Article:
2) U.S. Pat. No. 5,818,336—Varga, et al. enables a drop box inventory monitoring and control system. The Description of the Preferred Embodiment, in part, reads, “Referring now to the drawings, wherein like characters designate like or corresponding parts throughout the several views, there is shown in FIG. 1 an inventory monitoring and control system 100 according a preferred embodiment of the present invention. System 100 includes a drop sensor 200 cooperatively coupled for communication through a network modem 300. The drop sensor 200, network modem 300 and a door switch 400 are each powered for operation by an AC/DC power supply 500. Any network, such as a network radio modem or a public service telephone modem, may be used as network modem 300 In such a manner, system 100 can monitor and control inventories contained, for example, within a drop box 800, 850 as shown in FIGS. 2 and 3. In a first embodiment, the drop sensor 200 passively detects the passage of packages into the drop box 800, 850, as more fully described below. In a second embodiment, the drop sensor 200 actively detects packages, such as the physical detection of packages by switches, such as a paddle switch. The door switch 400 senses that the courier has opened a locked access door (not shown) of drop box 800, 850 to pick-up packages and commands the network modem 300 to transmit a message that the packages have been picked up.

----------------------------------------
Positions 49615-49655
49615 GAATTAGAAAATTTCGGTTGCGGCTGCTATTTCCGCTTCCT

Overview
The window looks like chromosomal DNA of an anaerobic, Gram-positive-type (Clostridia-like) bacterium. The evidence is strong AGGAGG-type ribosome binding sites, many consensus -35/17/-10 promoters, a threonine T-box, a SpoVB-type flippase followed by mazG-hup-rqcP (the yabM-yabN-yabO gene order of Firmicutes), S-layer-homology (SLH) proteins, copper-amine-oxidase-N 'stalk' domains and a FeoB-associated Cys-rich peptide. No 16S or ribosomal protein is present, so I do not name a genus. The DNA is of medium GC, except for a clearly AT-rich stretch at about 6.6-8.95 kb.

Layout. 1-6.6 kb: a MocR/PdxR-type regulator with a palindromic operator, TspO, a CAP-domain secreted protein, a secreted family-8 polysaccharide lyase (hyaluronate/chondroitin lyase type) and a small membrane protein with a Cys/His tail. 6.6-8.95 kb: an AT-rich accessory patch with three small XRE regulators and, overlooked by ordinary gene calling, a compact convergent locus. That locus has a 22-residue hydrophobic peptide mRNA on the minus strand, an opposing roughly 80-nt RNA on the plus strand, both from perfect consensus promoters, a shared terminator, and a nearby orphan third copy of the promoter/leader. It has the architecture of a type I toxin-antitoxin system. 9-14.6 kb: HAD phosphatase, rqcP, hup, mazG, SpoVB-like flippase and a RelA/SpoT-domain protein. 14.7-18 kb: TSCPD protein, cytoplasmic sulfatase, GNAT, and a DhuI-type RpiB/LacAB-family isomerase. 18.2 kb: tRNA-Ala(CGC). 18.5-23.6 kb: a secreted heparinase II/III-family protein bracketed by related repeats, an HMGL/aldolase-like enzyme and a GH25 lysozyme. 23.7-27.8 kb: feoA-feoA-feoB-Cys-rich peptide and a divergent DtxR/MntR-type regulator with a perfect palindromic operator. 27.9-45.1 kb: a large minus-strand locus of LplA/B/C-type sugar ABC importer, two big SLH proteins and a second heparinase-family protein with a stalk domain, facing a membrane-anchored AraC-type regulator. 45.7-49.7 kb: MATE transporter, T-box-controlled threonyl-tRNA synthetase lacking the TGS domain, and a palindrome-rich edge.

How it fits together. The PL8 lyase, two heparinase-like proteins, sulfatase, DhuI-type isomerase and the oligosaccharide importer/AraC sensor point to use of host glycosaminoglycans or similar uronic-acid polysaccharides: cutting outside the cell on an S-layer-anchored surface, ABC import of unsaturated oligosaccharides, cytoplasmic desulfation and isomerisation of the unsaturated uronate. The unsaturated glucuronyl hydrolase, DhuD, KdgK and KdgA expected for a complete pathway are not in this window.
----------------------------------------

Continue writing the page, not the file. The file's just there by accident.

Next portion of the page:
With reference first to the embodiment shown in FIG. 2, the drop sensor 200 is positioned within drop box 800 of the type having a first door 810 through which a patron deposits a package P. Attached to the first door 810 is an extension 820 which generally propels the package P into a downward trajectory within the drop box 800. Drop sensor 200 is, thus, positioned within the drop box 800 such that its sensing field F is generally parallel to the floor 830 of drop box 800. In a conventional manner, drop box 800 includes a second, courier door 840 for removal of the packages P deposited therein.